Note – You, as the facilitator, will need to be the most passionate practitioner.  The rest of the group will follow your lead.  If you forget about the principle until Friday, so will they.

2) Discuss the Story – This should be an open discussion of the story.  Simply ask the class open ended questions like, “What about the story pops out to you?” or “What do you love about the story?”  These open questions allow the class to share their currently held understandings of the story while engaging differing opinions of others.  This discussion will lay the foundation for the next two steps.

Balancing time with this question can be tricky.  You want to leave the team at least ten minutes for the next two questions.  Don’t be afraid to cut off the conversation before everyone is done.  Leave them wanting more.

3) Apply the Story – Once the team has thoroughly discussed the story, review the group’s thoughts (this is why obsessive note taking on a white board or in a note book is necessary).  This will help the group back up and take a birds eye view at the discussion you just had together.

Next ask the group to summarize the discussion into actions.  I personally like to use the question, “Because of this text, how should we live this week?”  If they point out a word on the board, underline it or circle it.  This is a process of working down the larger conversation you just had into a summary of action.  At the end of this time you want four or five strong action statements.

4) Develop the Principle to Practice – Finally, in the last five minutes, take the strong action statements you just developed and work them into a one sentence statement.  If there is time, let the group word-smith; but don’t let the team get stuck in wording and rewording.  At some point draw the line and say, “This is it.”  Here are a few examples of good principles:

Seek the Lost – This week outrageously seek the lost with loving perseverance.

Service – Longing to see people restored, we will love others this week with reckless and messy abandon.

Forgiveness – With an attitude of brokenness, considering others to be better than ourselves, we will seek to offer forgiveness, restoring others to a right relationship with God and one another.

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We can’t keep on teaching in the same old ways and sitting in the same old Bible studies and expect things to be different.  If we want different results we need to change our practice.  (There is a second half to the handout above.  If you would like it leave a note in the comment box and I will get it to you.)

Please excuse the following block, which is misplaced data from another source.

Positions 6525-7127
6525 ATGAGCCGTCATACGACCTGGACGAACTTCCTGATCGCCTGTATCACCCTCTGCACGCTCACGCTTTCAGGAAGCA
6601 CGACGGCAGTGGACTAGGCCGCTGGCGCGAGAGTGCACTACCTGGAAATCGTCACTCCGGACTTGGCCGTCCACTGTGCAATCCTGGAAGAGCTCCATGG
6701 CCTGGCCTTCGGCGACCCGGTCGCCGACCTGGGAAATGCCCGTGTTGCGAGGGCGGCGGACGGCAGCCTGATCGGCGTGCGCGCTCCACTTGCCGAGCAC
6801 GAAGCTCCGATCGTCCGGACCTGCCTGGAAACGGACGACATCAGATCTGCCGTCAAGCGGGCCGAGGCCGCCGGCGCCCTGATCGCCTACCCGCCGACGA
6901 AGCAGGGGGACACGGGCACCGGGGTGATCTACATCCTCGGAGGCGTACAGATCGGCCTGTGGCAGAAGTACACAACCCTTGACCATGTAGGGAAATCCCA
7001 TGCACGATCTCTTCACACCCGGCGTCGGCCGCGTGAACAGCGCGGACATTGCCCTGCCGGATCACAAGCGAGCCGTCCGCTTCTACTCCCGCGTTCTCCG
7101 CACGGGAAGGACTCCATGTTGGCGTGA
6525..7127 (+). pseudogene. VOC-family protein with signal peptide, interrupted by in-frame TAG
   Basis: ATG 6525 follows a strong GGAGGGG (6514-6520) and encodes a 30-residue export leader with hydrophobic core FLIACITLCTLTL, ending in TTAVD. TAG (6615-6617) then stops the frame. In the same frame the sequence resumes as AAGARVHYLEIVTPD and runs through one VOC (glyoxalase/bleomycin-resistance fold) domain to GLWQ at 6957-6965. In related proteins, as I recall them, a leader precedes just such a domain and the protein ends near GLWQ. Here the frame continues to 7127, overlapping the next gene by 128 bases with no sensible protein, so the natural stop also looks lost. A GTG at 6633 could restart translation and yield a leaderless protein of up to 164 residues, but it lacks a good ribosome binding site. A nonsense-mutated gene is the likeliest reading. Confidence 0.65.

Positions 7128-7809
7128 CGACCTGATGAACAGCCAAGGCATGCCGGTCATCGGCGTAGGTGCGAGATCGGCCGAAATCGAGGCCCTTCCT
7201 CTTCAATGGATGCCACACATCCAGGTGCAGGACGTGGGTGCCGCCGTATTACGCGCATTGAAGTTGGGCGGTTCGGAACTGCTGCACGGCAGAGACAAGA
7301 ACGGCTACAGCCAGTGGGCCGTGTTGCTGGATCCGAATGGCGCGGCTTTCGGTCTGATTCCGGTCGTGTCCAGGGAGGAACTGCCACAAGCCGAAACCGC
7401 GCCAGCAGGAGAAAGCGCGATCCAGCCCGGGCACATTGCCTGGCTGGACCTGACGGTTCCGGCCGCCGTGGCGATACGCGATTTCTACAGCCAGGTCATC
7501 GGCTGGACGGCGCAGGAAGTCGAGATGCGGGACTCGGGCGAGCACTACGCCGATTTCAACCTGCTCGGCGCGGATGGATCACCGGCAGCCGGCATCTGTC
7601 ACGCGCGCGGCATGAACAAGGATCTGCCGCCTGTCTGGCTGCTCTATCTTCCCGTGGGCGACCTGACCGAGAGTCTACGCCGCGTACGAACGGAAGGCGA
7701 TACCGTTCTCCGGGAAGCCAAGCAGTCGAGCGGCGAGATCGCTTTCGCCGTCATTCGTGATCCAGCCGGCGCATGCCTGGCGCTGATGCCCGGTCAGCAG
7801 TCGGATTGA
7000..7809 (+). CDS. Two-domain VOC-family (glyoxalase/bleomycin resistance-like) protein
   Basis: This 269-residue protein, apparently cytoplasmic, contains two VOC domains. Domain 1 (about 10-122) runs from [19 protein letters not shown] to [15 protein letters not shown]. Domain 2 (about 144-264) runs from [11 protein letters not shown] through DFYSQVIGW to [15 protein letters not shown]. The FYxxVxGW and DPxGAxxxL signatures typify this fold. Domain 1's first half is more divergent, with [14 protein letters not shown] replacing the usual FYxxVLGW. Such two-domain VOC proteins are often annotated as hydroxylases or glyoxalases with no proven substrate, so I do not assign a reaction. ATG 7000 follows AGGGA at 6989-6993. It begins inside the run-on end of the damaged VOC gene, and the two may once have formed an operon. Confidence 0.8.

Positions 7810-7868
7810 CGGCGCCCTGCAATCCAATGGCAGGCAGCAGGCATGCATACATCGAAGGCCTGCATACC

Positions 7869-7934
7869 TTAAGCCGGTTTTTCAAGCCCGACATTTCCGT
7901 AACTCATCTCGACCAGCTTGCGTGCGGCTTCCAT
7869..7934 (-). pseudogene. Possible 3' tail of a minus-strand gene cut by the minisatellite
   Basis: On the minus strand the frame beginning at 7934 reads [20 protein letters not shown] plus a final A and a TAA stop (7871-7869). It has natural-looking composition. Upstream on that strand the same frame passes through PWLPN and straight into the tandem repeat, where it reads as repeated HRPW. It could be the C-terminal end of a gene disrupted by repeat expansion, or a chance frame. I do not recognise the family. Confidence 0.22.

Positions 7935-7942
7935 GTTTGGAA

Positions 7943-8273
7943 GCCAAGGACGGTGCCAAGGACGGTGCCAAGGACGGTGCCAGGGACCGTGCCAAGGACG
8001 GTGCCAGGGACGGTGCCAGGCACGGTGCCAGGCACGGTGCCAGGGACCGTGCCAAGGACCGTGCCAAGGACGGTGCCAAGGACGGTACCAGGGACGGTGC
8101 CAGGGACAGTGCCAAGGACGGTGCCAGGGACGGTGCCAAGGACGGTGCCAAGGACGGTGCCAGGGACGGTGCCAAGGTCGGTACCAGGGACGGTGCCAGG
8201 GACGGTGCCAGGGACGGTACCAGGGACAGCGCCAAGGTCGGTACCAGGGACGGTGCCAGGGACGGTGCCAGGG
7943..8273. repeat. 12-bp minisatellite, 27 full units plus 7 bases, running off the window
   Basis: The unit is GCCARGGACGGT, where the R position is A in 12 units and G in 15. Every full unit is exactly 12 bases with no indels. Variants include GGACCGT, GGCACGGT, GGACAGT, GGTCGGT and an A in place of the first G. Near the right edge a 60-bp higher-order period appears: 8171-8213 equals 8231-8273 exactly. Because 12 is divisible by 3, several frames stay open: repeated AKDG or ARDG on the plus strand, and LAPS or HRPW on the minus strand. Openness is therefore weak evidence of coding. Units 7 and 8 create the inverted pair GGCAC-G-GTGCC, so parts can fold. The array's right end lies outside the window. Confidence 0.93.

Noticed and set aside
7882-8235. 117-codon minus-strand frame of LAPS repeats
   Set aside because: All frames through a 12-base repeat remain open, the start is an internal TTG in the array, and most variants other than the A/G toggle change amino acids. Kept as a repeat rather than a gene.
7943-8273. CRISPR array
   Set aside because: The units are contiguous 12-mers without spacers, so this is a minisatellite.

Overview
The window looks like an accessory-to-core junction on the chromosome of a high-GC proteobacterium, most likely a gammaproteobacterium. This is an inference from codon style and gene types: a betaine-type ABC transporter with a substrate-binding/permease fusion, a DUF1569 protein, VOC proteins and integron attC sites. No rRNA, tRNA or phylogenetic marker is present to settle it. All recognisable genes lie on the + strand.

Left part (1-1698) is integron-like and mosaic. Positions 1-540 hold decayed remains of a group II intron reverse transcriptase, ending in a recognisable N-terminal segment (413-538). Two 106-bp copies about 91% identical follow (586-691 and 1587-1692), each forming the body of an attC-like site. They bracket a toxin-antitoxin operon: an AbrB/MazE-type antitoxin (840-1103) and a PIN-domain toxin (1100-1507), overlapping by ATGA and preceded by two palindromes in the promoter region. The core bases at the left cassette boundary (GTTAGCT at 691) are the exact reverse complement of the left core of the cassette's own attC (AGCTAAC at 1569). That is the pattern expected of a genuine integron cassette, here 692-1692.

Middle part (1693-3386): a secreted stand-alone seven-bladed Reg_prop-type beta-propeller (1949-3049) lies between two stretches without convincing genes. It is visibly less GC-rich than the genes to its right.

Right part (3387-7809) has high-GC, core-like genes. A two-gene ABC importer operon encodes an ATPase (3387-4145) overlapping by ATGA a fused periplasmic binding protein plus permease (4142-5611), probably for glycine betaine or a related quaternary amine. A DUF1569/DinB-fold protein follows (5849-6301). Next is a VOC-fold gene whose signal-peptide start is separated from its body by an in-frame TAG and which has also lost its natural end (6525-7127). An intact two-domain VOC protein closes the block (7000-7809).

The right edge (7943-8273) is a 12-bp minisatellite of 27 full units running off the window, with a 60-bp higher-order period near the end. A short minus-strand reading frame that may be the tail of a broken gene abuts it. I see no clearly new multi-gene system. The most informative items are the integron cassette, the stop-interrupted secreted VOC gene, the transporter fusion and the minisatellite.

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About the Author: Jeff Elkins

Jeff and his wife Wendy live in the north east corner of Baltimore city with their four crazy children. They belong to a small group of believers called "The Thingy" who are trying to rethink what it means to be the church in Baltimore. Jeff is also currently serving at a traditional Southern Baptist church in north Baltimore working to help the beautiful family there be defined as a people who love like Jesus loves. He has a BA from Baylor University and an MDIV from Truett Seminary. Jeff and Wendy regularly blog at www.jeffandwendy.wordpress.com

  • Circles

    “You, as the facilitator, will need to be the most passionate practitioner. The rest of the group will follow your lead.” (love this)
    I think after #4…”Develop the principle to practice” there should be #5…”Execute”
    Sometimes for people who are learning to walk out their faith in a new way, they actually need someone to walk along side them encouraging them along the way. Walking with each other as we Seek the Lost, Live a Life of Service….Our response can’t end at the end of the day…but has to be active in the every day part of being a passionate practitioner.
    ~Kristin

    • Jeff Elkins

      “Execute” – so, so true. How sad is it that we need to put this in? Shouldn’t that be simply expected? But you are right. It needs to be said.